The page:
It was during a winter break in Southern California.three college students (Trevor, Angie, and Luke) decided to take a break from college life and go for a weekend of downhill skiing at one of the popular ski resorts. The weather forecast had been for favorable weather in the city with the possibility of snow in the higher elevations for the weekend. The three decided to leave on Saturday morning to go skiing and then return at 6:00 p.m. on Sunday for dinner with some friends from school.

The first day was filled with skiing and good times, but no snowfall. They were skiing and snow boarding all day long. They enjoyed lunch together at the resort and then had a good dinner after coming in for the evening. For the three, it was a much-needed break from studying and working. They knew that the next day would bring more good skiing, but a return to the college life, so all went to bed with the idea of a full day of skiing coming soon.

On Sunday morning they got up early to get in more skiing before leaving the resort. They packed their bags and left as soon as the lifts opened up without checking the weather report. It was a warm day though with temperatures in the low 30's, just as Saturday had been. Trevor, Angie and Luke decided not to bring all of their winter clothing but simply to ski light, with just enough gear for comfort.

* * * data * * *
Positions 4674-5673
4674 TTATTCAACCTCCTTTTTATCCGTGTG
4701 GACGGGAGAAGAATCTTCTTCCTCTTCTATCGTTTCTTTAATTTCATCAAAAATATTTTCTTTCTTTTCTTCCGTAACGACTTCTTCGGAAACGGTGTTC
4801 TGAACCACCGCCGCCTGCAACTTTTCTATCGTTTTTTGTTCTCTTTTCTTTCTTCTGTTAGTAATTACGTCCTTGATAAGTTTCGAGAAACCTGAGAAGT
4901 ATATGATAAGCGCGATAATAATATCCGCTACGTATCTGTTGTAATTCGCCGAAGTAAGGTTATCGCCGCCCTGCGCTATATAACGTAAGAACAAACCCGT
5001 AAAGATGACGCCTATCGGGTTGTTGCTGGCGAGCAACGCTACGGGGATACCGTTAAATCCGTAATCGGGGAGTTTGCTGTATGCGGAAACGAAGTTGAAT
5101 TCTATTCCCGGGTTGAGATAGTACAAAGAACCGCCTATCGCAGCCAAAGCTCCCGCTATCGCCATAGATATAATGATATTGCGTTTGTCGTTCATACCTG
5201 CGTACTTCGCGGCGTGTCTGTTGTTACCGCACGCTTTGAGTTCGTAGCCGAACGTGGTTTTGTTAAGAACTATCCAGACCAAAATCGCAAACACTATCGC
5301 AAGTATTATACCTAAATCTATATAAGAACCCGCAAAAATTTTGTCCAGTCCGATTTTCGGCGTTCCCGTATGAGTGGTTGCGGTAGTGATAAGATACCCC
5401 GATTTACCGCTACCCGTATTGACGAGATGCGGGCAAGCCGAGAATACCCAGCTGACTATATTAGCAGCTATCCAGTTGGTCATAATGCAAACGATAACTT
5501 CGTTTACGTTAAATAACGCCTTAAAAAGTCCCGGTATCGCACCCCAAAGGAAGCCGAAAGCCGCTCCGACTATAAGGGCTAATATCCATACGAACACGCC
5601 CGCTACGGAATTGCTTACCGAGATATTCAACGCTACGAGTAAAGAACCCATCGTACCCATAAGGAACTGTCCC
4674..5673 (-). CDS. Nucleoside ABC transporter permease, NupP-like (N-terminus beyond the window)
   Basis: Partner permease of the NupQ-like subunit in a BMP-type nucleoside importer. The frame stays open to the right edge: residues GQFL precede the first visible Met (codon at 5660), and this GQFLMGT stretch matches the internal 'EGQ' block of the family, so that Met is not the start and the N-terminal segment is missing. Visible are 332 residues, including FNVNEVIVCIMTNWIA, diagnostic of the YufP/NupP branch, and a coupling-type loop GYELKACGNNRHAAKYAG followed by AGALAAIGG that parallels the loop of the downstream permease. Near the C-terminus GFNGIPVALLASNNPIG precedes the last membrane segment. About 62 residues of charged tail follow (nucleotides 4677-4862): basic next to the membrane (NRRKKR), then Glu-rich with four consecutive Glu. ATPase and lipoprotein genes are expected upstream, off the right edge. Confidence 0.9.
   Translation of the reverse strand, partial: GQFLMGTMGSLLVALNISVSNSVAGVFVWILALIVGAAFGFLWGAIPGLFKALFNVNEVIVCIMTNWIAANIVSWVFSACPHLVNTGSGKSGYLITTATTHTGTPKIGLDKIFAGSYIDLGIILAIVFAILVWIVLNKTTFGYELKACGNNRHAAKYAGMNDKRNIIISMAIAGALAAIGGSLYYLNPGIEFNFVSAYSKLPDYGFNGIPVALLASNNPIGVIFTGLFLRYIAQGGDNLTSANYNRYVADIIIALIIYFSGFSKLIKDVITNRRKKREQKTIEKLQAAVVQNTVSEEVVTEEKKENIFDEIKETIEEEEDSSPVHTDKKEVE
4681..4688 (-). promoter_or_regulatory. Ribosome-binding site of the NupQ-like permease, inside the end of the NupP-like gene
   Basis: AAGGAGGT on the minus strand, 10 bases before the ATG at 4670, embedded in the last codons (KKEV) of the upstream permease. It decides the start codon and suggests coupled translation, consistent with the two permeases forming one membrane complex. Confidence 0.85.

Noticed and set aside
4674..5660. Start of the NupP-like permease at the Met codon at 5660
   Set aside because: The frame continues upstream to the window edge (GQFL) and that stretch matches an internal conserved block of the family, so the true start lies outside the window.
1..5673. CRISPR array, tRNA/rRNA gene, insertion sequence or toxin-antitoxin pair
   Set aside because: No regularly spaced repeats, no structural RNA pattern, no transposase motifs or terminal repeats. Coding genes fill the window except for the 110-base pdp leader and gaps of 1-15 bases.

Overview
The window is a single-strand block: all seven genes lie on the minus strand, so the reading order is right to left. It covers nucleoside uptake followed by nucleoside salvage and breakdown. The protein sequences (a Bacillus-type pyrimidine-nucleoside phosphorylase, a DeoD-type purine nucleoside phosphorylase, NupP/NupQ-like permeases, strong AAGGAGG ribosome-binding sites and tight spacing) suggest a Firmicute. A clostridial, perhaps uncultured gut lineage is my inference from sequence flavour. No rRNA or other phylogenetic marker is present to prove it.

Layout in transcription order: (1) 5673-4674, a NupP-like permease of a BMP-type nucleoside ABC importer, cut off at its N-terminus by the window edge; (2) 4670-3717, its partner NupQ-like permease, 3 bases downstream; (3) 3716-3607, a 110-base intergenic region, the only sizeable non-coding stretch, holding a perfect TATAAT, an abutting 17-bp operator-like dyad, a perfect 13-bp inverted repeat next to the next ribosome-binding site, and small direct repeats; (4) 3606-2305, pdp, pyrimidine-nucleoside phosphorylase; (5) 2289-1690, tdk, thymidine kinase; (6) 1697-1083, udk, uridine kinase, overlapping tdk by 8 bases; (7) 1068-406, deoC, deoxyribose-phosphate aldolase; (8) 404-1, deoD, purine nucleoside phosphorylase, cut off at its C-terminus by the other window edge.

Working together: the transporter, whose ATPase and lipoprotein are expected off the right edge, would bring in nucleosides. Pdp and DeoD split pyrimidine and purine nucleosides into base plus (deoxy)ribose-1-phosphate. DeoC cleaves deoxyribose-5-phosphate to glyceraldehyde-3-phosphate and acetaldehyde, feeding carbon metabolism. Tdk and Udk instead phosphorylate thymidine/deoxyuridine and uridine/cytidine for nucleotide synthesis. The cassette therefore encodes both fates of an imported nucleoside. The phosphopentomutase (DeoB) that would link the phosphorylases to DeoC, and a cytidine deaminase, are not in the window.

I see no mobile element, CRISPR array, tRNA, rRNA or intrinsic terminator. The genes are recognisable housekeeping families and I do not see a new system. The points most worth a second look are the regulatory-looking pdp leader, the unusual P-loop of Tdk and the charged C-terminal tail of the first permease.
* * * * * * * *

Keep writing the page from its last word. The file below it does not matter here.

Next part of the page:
By noon that day they were fairly bored with the same runs they had been doing for 2 days now and the idea arose to try skiing out-of-bounds. They figured that they could enjoy the untouched snow and have fun before they left. The thought was that they could ski for another two hours and then head for home and have dinner with their friends. As they continued skiing, none of them looked at their watches as they enjoyed the good snow. None of them realized what the time was or how far they had traveled from the resort, which by this point was a good 3 miles away and on the other side of the mountain.
At 3:00, the three took a break to look at their watches and realized that they were late, and were farther away from the resort than they thought. They decided on just one more downhill run and this is when Luke went down in a fall. The fall ended up tearing the ligaments in his knee and fracturing his ankle. Angie and Trevor stopped and realized that Luke was not going to be able to travel the rest of the way back to the resort.

  1. What was their first mistake on the second day they were skiing?
  2. What should they do now that their companion can't travel?